So I only blog when I have something sociologish or legal studiesish or social psychologyish to say. Even though, clearly, pop culture and pratterings are welcome here.

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  4. Why should you all care about what I think of Harold and Kumar Go to Guantanamo Bay and what it might say about our legal system?

    I am always bemused by this idea, which is more often dressed up as a critique of blogs in general rather than expressed (as here) as an internal worry about one’s audience. Who, exactly, is forcing all these irritable, bored readers to sit down and read all these specialized, local-interest blogs that they have no interest in? What, I wonder, is their conception of the Internet? Do they sit down every morning and bemoan the thousands of boring new pages that have appeared overnight, which they would prefer not to plough through were it not for the angry, gun-toting Web Gnome perched on their bookshelf, ready to shoot them should they stray from their appointed task?

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  5. I am always confounded by the trolls who stop by my blog to criticize me for writing about feminism and anti-discrimination law. Like, what did you expect, a mirror of Malkin?

    Somewhat related are the “friendly” commenters that suggest I write less personal stuff. I don’t get that. I wouldn’t have a personal blog if I only wrote about workplace discrimination law–which I do, all the time, under my own name. Part of blogging is having fun with it, being different, and saying that yes, Harold and Kumar Escape from Guantanamo Bay is perhaps the best post 9/11 political movie. Okay, I don’t know, I haven’t seen it yet. But it has to be better than Rendition and Lions For Lambs and other movies I didn’t see.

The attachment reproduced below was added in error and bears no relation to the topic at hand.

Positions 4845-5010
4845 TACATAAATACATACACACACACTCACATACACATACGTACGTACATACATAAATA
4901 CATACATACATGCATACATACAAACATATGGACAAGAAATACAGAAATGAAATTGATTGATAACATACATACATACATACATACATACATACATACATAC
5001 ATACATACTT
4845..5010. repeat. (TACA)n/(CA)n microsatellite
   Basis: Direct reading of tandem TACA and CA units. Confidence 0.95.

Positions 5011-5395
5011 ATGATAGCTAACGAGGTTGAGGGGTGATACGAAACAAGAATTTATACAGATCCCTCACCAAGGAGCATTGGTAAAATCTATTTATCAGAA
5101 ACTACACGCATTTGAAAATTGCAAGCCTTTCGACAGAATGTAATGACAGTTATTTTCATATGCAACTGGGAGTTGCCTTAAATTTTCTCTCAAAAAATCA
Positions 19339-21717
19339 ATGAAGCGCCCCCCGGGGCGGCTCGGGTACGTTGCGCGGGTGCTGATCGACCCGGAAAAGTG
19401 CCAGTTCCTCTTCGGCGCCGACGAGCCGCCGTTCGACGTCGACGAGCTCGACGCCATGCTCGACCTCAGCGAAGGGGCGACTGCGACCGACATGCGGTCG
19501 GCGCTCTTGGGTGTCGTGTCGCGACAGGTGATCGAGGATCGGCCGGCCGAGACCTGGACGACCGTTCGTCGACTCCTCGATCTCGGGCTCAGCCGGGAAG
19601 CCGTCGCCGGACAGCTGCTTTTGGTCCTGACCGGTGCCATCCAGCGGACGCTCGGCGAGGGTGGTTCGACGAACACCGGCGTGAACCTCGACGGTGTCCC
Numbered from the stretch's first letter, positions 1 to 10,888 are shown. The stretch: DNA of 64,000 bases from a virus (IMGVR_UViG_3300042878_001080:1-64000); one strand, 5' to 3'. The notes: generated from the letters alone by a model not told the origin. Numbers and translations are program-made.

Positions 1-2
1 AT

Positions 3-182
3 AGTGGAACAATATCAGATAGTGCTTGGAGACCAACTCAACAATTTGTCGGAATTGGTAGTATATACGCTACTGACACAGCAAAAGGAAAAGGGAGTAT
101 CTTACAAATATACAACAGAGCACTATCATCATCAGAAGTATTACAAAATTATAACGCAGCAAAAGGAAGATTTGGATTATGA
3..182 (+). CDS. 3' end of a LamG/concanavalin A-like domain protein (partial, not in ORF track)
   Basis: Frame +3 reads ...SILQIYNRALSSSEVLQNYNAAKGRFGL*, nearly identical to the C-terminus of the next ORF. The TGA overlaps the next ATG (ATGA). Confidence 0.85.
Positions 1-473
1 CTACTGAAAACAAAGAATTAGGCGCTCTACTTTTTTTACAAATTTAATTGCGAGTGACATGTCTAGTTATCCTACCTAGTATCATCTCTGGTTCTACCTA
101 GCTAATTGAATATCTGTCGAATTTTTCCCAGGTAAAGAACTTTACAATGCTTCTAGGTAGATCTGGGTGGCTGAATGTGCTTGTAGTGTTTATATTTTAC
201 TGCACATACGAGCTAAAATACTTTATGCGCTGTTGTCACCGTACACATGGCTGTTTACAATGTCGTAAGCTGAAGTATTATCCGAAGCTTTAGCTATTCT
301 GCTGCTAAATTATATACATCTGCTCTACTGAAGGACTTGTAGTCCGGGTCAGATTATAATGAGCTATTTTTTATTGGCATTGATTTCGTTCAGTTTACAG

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  6. i never know what to write about on my own blog either. i thought of restricting it to experiences directly related to being a gradmommy, but some other stuff would come up that was interesting and i was sad to not write about it. but then i thought – who cares if no one cares about what i’m writing about? if they don’t like it, they’ll move on to the next blog, or wait till tomorrow to read something by someone else. either way, i got out what i wanted to get out. and nine times out of ten, something i think is interesting is interesting to someone else out there.

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  7. I think it partly depends upon the purpose of your blog. If it’s a personal blog, then pretty much anything goes. If it’s more professional (i.e. a blog about electrical engineering), then I feel it should be somewhat limited to the topic. And there are blogs that are in-between as well. Personally, I really enjoy this blog (Scatterplot) because it’s not all hardcore Sociology all of the time (I’m not a sociologist).

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  8. As someone who reads scatterplot but does not post, let me just say that I find this blog to be an interesting mix of topics –personal, silly, political, sociological, current events. It is often insightful and always worth the time. So, keep posting!